With Halloween just around the corner, it's time for Candy Corn to hit the shelves again. According to the National Confectioner's Association, an estimated 35 billion pounds of candy corn are produced each year.
Brach's just unveiled their list of the Top 20 U.S. States that Consume the Most Candy Corn. Coming in at #1 was California, followed by Texas, Florida and New York. Rounding out the top five was Michigan.
Last year, Brach's even made a version of Candy Corn that tasted like Thanksgiving Dinner. It looks like that may be on the shelves again this year in select locations.
I'm not a huge fan of this candy treat, but I'm usually good for eating a few pieces every year...until maybe this year.
Recent reports from various sources are now saying that Candy Corn is manufactured with bugs!
The "confectioners' glaze", or shellac, that coats the candy contains "lac-resin". Lac-resin is a substance that a parasite found in tropical and subtropical regions -- called a lac bug -- secretes to protect itself. The term shellac actually comes from the name of the bug.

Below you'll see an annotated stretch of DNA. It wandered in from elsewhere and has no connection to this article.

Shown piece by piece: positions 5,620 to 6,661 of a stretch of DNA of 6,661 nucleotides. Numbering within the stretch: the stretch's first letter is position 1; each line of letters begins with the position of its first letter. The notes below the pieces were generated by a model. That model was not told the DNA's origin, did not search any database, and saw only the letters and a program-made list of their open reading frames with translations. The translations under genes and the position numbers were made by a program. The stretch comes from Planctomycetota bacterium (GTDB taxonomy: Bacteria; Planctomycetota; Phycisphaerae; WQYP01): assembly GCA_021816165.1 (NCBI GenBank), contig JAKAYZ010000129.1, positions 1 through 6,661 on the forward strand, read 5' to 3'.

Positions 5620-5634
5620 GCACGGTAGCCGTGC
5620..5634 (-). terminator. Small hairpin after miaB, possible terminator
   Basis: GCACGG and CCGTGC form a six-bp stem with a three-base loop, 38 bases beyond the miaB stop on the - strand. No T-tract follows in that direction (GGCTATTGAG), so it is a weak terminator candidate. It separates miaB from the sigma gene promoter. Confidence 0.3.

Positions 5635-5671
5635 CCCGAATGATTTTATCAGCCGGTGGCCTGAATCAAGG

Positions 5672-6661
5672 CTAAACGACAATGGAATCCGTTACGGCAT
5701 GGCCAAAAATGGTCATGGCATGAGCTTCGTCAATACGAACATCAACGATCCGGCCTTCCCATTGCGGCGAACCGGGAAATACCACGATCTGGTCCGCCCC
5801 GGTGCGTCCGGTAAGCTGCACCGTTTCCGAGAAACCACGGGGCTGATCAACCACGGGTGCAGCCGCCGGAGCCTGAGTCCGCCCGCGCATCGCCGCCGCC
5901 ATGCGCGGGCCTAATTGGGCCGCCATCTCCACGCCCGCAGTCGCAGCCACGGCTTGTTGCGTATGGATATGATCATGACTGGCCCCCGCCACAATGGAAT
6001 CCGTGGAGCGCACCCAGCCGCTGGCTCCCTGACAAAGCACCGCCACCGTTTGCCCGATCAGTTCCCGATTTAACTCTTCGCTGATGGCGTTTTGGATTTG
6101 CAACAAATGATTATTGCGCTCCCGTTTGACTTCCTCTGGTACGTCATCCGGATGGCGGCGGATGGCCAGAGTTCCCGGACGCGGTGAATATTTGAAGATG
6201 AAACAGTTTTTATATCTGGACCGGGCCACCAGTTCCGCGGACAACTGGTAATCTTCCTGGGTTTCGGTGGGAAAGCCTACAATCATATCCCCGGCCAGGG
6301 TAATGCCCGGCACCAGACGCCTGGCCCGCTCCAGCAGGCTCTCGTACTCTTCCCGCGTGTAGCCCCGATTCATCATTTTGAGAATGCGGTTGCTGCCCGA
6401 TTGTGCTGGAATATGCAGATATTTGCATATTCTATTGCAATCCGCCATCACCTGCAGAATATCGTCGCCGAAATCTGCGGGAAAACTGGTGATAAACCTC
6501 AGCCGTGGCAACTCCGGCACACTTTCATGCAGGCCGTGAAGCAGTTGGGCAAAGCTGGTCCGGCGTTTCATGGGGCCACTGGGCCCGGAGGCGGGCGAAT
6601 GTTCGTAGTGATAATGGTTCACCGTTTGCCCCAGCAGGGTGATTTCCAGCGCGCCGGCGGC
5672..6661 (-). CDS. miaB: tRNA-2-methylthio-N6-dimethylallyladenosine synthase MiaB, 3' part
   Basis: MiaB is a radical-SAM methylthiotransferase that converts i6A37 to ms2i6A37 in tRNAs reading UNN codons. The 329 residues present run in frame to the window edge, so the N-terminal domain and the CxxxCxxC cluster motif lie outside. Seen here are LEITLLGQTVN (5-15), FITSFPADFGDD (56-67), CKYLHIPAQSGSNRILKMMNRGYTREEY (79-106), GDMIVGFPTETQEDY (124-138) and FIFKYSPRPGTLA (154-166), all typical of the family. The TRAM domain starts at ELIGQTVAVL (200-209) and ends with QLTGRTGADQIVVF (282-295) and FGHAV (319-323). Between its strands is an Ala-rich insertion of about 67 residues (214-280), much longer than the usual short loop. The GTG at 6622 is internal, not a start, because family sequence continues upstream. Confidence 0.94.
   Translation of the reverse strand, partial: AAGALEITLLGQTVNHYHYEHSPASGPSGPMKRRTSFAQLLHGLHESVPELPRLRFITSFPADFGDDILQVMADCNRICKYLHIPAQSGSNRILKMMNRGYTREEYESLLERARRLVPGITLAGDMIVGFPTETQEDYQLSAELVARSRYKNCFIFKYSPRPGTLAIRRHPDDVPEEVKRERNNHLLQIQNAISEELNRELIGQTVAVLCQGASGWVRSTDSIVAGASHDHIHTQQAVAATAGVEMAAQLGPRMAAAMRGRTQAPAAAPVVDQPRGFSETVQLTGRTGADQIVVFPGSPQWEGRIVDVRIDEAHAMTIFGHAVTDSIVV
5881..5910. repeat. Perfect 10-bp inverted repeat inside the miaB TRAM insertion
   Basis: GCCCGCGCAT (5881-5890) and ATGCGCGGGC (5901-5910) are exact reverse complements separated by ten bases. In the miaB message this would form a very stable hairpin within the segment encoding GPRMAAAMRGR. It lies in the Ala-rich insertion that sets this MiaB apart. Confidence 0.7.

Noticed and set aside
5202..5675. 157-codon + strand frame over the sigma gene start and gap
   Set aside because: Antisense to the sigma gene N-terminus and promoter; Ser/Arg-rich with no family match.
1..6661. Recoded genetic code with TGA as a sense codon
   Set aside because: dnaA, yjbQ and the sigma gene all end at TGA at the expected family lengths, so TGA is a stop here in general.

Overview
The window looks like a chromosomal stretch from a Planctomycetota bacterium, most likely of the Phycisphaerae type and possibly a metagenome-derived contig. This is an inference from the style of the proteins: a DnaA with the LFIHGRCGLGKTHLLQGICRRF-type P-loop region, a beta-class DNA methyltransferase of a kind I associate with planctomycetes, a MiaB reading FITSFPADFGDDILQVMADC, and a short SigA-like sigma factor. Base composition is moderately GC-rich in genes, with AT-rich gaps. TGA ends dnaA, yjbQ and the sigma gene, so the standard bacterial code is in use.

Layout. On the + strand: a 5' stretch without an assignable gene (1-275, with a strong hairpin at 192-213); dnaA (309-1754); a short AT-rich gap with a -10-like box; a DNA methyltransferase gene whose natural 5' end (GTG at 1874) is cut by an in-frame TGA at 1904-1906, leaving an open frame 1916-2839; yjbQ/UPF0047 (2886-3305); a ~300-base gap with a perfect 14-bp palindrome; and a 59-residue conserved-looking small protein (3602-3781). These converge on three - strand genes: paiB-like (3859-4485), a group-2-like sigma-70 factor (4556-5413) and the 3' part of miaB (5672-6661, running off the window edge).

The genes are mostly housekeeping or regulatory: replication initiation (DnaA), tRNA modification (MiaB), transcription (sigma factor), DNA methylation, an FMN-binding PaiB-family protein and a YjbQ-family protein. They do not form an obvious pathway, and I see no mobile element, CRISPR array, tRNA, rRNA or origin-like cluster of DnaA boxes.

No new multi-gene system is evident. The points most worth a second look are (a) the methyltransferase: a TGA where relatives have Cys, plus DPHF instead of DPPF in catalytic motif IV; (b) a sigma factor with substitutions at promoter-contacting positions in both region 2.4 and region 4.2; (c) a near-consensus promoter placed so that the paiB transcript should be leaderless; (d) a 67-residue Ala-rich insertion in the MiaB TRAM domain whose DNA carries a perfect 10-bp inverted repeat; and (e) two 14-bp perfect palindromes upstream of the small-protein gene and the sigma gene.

This substance is scraped off plants and some of the bugs are gathered in the process, according to the website ThoughtCo.com. This shellac is also used in many other products, including paints, varnishes, waxes, and cosmetics.
And don't think that Candy Corn is the only one to use this "confectioner's glaze" as a coating on candy. You've probably also consumed this stuff on a variety of shiny candies...including most jelly beans, malted milk balls, or Milk Duds. Not a big candy eater? Don't worry, you've probably have this stuff coating the pills you might be taking.
If you really want to try to avoid eating this bug substance -- good luck. If you check the ingredient list on foods, you can usually find this stuff listed as candy glaze, resin glaze, natural food glaze, confectioner's glaze, confectioner's resin, Lac resin, Lacca, or gum lac.
Who wants my extra pieces of Candy Corn this year?